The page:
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Skywalk: 4000 feet and over the Grand Canyon edge

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A struggling Indian tribe is hoping to change its fortunes by luring tourists out over the edge of the Grand Canyon on a glass-bottom observation deck 4,000 feet above the Colorado River.

It's called the Skywalk, a horseshoe-shaped walkway that will jut from the canyon's lip and offer the kind of straight-down, vertigo-inducing views that had previously been available only to the likes of Wile E. Coyote.

"We have to do something, and this is something spectacular," said Sheri Yellowhawk, a former tribal councilwoman overseeing the project.

But the $30 million Skywalk, financed by a Las Vegas businessman and set to open in March, has also ignited a debate among Hualapai elders who question whether the prospect of riches is worth disturbing sacred ground.

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Planned as an audacious feat of engineering, the Skywalk will be cantilevered 70 feet out past the canyon's limestone walls. It will be open to the sky, with glass walls and a glass floor.

It will be supported by steel beams anchored 46 feet into the rock on the lip of the canyon. At 4,000 feet above the canyon floor, it will give visitors a vantage point more than twice as high as the world's tallest buildings. At that height, the Colorado River will be just a thin brown ribbon.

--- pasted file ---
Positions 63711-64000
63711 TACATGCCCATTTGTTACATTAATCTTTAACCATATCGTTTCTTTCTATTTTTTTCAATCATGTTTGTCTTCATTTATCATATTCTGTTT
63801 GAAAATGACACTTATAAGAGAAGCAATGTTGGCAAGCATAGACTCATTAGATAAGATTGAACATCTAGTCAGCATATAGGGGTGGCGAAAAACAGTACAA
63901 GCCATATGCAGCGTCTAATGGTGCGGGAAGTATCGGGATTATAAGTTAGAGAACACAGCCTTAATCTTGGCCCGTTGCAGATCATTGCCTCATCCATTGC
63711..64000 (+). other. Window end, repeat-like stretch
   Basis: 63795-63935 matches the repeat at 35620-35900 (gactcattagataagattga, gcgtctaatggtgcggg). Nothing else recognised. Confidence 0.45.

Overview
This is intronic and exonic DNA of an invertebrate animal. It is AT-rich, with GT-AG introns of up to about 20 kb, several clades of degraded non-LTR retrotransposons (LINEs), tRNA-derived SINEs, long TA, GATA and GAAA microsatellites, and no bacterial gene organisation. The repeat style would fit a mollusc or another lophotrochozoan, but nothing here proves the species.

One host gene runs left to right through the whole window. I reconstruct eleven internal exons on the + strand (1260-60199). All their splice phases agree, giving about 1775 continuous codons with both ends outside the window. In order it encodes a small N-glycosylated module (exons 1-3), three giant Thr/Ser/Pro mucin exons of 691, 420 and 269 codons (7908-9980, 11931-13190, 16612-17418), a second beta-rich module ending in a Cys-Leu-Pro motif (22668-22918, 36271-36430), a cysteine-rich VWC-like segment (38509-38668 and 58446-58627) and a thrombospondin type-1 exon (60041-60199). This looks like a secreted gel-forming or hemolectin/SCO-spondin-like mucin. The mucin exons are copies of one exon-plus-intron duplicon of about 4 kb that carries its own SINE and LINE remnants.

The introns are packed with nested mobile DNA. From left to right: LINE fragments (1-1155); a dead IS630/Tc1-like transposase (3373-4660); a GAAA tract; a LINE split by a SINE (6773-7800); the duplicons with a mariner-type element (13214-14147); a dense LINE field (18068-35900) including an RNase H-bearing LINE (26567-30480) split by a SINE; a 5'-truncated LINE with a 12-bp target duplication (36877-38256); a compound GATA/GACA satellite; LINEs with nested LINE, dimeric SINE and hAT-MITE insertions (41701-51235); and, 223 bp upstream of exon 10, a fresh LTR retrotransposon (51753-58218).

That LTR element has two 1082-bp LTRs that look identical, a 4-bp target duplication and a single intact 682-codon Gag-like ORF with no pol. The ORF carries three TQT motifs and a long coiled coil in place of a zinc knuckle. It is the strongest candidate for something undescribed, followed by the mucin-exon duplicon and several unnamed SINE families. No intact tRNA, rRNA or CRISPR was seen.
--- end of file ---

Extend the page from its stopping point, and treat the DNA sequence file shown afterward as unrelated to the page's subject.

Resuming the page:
Architect Mark Johnson said the Skywalk will be built to withstand canyon winds of 100 mph and will be capable of holding a few hundred people without bending. It will have shock absorbers to keep it from wobbling up and down like a diving board and making people woozy.

"Hopefully it will give people some security," Johnson said. "They've got a little meat under them."

Construction began in April 2005.

The Grand Canyon Trust, one of the chief protectors of the canyon, has not raised any environmental or aesthetic objections to the Skywalk, which will be almost invisible from a distance because it will be mostly see-through, and will look puny against the gargantuan canyon walls.

"This is the future of the Hualapai nation," said Allison Raskansky, a Las Vegas public relations specialist for the project. "This is a view you cannot get at the national park."

Skywalk

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I received an e-mail about this several weeks ago with the drawings of what it looks like. If anyone is interested in what the bridge looks like, PM me with an e-mail address and I will forward the e-mail.

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Planned as an audacious feat of engineering, the Skywalk will be cantilevered 70 feet out past the canyon's limestone walls. It will be open to the sky, with glass walls and a glass floor.

A cool idea, but something like this would be more fun.

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I received an e-mail about this several weeks ago with the drawings of what it looks like. If anyone is interested in what the bridge looks like, PM me with an e-mail address and I will forward the e-mail.

I found this picture.

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I found this picture.

That link doesn't work. Try this one.

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A cool idea, but something like this would be more fun.

I've been to Royal George, a beautiful place. But, that "ride" looks absolutely terrifying...

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